Go to content
UR Home

Department of Neurology / Molecular Cell Biology

Prof. Dr. Eugen Kerkhoff
Hompage Summary Picture
Research focus:
Actin/myosin functions in exocytic vesicle transport processes

Animals have separated the essential demands of biological life into specialized regimes including food recognition, ingestion and digestion, sexual reproduction and enemy defence. Networks of communicating cells act as steering devices to coordinate the concerted actions of the animal organs.
Cell communication is mediated by secretion of signalling molecules, which interact with receptors on recipient cells. Intracellular transport processes facilitate the release of the signalling factors and the membrane integration of receptors. The signalling factors and the receptors travel on routes of the exocytic pathway. They are transported by motor proteins along microtubule and actin filament tracks to the cell periphery, where the vesicle fuse with the plasma membrane.
We have discovered a coodinated generation of actin filaments and myosin motor protein activation on exocytic/secretory vesicles and are experimentally addressing the evolution and function of actin force generation in secretory vesicle transport. Of special interest are neurosecretory processes and how they influence learning, memory and behaviour. We employ a variety of modern molecular cell biology methods including mouse genetics, fluorescence microscopy, protein interaction studies, structural biology and in vitro reconstitution.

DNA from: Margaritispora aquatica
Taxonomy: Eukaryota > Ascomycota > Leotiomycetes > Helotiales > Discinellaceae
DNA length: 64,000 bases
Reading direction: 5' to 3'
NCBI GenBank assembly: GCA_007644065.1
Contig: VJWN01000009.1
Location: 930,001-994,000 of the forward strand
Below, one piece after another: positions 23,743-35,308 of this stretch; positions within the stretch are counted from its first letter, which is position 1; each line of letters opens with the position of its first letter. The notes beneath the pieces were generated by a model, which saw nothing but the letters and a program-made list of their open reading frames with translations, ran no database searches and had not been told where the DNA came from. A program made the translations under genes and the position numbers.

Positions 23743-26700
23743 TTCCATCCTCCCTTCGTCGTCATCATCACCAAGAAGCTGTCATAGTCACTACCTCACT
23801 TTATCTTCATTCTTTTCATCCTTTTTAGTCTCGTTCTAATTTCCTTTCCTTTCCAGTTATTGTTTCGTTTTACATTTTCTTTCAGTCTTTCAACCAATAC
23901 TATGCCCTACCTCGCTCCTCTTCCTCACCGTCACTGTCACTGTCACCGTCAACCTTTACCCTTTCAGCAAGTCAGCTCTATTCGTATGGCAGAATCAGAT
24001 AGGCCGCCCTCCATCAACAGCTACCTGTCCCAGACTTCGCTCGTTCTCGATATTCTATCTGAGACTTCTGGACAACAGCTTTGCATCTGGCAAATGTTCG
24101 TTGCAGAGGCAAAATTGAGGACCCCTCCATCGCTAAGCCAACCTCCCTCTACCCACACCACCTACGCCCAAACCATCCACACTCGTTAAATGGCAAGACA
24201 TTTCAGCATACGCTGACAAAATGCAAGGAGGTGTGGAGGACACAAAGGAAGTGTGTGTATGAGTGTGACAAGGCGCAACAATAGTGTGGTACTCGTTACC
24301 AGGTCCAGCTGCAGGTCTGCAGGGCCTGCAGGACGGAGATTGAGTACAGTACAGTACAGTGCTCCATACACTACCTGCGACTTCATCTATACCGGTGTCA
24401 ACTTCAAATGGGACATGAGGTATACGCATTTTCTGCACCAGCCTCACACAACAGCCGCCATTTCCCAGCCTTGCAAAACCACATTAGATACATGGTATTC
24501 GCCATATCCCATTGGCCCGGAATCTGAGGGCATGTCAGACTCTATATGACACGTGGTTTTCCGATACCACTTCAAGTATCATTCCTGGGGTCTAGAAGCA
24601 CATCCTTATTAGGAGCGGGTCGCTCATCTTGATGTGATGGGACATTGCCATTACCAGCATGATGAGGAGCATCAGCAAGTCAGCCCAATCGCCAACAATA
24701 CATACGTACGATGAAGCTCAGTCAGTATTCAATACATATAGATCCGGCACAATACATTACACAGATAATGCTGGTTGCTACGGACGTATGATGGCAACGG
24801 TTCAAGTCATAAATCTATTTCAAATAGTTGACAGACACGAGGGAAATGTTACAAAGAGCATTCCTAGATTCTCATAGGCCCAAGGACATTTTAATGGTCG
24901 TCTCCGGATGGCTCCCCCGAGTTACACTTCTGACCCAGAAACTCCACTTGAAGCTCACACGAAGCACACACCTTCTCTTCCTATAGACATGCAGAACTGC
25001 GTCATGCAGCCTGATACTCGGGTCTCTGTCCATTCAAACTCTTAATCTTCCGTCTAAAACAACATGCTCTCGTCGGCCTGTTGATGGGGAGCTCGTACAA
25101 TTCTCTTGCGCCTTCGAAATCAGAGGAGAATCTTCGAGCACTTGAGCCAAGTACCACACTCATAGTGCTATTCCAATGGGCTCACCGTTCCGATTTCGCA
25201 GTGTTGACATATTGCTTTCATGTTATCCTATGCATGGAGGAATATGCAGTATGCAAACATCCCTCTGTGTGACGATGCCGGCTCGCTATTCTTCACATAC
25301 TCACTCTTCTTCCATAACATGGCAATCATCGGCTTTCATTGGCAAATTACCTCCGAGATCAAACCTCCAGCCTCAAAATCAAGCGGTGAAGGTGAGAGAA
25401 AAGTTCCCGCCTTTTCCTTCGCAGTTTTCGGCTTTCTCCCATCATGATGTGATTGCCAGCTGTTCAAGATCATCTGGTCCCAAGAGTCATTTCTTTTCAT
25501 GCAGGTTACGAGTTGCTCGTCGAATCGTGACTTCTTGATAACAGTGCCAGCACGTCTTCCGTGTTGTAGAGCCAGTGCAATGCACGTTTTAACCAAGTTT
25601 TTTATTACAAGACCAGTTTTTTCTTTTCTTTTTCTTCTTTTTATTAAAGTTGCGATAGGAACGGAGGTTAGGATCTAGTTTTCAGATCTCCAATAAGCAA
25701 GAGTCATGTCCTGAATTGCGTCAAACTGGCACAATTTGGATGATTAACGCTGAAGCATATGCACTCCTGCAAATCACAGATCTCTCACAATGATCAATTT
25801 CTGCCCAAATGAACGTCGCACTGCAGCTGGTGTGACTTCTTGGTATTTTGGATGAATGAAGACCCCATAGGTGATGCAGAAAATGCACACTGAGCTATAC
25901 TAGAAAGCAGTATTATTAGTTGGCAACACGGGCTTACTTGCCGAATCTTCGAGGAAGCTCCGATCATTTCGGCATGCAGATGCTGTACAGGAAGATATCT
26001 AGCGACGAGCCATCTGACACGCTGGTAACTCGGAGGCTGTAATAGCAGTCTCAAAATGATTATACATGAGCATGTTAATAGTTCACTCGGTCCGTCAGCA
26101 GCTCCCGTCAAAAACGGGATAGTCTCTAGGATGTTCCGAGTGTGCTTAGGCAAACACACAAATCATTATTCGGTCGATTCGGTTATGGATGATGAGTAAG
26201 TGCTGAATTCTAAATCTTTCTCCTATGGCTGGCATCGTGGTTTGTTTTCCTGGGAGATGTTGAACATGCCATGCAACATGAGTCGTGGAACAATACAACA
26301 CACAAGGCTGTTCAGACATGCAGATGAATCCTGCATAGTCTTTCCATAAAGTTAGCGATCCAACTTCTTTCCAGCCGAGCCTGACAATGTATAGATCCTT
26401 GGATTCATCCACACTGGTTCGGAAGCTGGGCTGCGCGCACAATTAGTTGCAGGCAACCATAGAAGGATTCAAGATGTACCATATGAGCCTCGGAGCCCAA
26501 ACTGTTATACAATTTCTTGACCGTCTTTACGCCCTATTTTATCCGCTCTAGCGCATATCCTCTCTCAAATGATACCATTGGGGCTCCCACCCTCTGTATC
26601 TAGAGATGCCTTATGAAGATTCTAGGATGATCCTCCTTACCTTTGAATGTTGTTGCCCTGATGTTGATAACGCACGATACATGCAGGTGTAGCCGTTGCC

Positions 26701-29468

Selected publications

  • Pylypenko O., Welz T., Tittel J., Kollmar M., Chardon F., Malherbe G., Weiss S., Michel C.I.L., Samol-Wolf A., Grasskamp A.T., Hume A., Goud B., Baron B., England P., Titus M.A., Schwille P., Weidemann T., Houdusse A., Kerkhoff E. (2016) Coordinated recruitment of Spir actin nucleators and myosin V motors to Rab11 vesicle membranes. eLife 5:e17523.
  • Welz T, Welbourne-Wood J, Kerkhoff E (2014) Orchestration of cell surface proteins by Rab11. Trends Cell Biol 24: 407-415.
  • Pfender S, Kuznetsov V, Pleiser S, Kerkhoff E, Schuh M (2011) Spire-type actin nucleators cooperate with Formin-2 to drive asymmetric oocyte divisions. Curr Biol 21: 955-60.
  • Pechlivanis M, Samol A, Kerkhoff E (2009) Identification of a short Spir interaction sequence at the C-terminal end of formin-subgroup proteins. Journal Biol Chem 284: 25324-25333.
  • Quinlan ME, Hilgert S, Mees A, Mullins RD, Kerkhoff E (2007) Regulatory interactions between two actin nucleators, Spire and Cappuccino. Journal Cell Biol 179: 117-128.
  • Quinlan ME, Heuser J, Kerkhoff E, Mullins RD (2005) Drosophila Spir is an actin nucleation factor. Nature 433: 382-388.
  • Ciccarelli FD, Bork P, Kerkhoff E (2003) The KIND module: a putative signalling domain evolved from the C lobe of the protein kinase fold. Trends Biochem Sci. 2003 28: 349-52.
  • Kerkhoff E, Simpson JC, Leberfinger CB, Otto IM, Doerks T, Bork P, Rapp UR, Raabe T, Pepperkok R (2001) The Spir actin organizers are involved in vesicle transport processes. Curr Biol 11: 1963-1968.
  • Otto IM, Raabe T, Rennefahrt UEE, Bork P, Rapp UR, Kerkhoff E (2000) The p150-Spir protein provides a linkbetween JNK function and actin reorganisation. Curr Biol 10: 345-348.
  1. HOMEPAGE UR

Molecular Cell Biology

Prof. Dr. Eugen Kerkhoff

 

Eugen
University Hospital Regensburg
Dept. of Neurology
Franz-Josef-Strauß-Allee 11
93053 Regensburg
eugen.kerkhoff@ukr.de
Phone: +49 941 944 8924